Canadians need a range of digital and human skills to succeed in today’s job market—and some of the most valuable digital skills are among the most basic, such as spreadsheets, according to new research using Burning Glass Technologies data.
The study by the Brookfield Institute for Innovation + Entrepreneurship provides more evidence that the trend toward hybrid jobs, roles mixing skill sets that formerly did not go together, is a global one. Burning Glass data has shown the power of combining digital and human skills in the United States and the United Kingdom.
The Brookfield study examined 7 million job postings collected by Burning Glass in Canada from 2012 to 2018. Brookfield created a classification of more than 13,000 skills and rated them on their “digital intensity,” or how important these digital skills are to the role. (For more on digital intensity, have a look at earlier Burning Glass reports on digital skills).
Key findings from I, Human: The digital and soft skills driving Canada’s labour market:
- Canadians across the economy require a suite of digital and non-digital skills. Despite growing attention on the importance of learning to code, demand is highest for the least digitally intensive skills, such as proficiency in Microsoft Excel.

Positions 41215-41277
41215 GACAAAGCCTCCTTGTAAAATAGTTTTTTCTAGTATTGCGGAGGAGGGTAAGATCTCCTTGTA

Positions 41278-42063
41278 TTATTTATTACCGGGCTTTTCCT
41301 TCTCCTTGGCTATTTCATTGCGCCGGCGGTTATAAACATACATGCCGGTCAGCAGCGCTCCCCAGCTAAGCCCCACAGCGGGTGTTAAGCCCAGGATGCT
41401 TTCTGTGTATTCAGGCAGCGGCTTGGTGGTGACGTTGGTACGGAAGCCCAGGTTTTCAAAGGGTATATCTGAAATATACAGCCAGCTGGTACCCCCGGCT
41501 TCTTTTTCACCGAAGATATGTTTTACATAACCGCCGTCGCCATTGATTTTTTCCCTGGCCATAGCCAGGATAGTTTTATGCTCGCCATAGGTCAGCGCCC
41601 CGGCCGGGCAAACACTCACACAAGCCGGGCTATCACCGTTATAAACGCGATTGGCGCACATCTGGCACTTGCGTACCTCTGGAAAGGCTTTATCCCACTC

- Data skills are important across a variety of jobs that range in digital intensity, reflecting the importance of data in Canada’s economy. They can also support transitions between jobs. Microsoft Excel and SQL (a database querying software), for example, are frequently requested alongside one another. For an individual proficient in Excel, learning SQL might open up opportunities to move into more digitally intensive jobs.
- The most digitally-intensive roles also place the highest emphasis on non-digital skills—notably, teamwork, communication, judgment, and problem-solving skills.
- Creative jobs, from advertising to video game design, are particularly notable for requiring a combination of both design-oriented digital skills (for example, those required to work with tools such as Adobe Photoshop and CSS) and non-digital communications, marketing, and design skills.
The most requested digital skills in Canada include: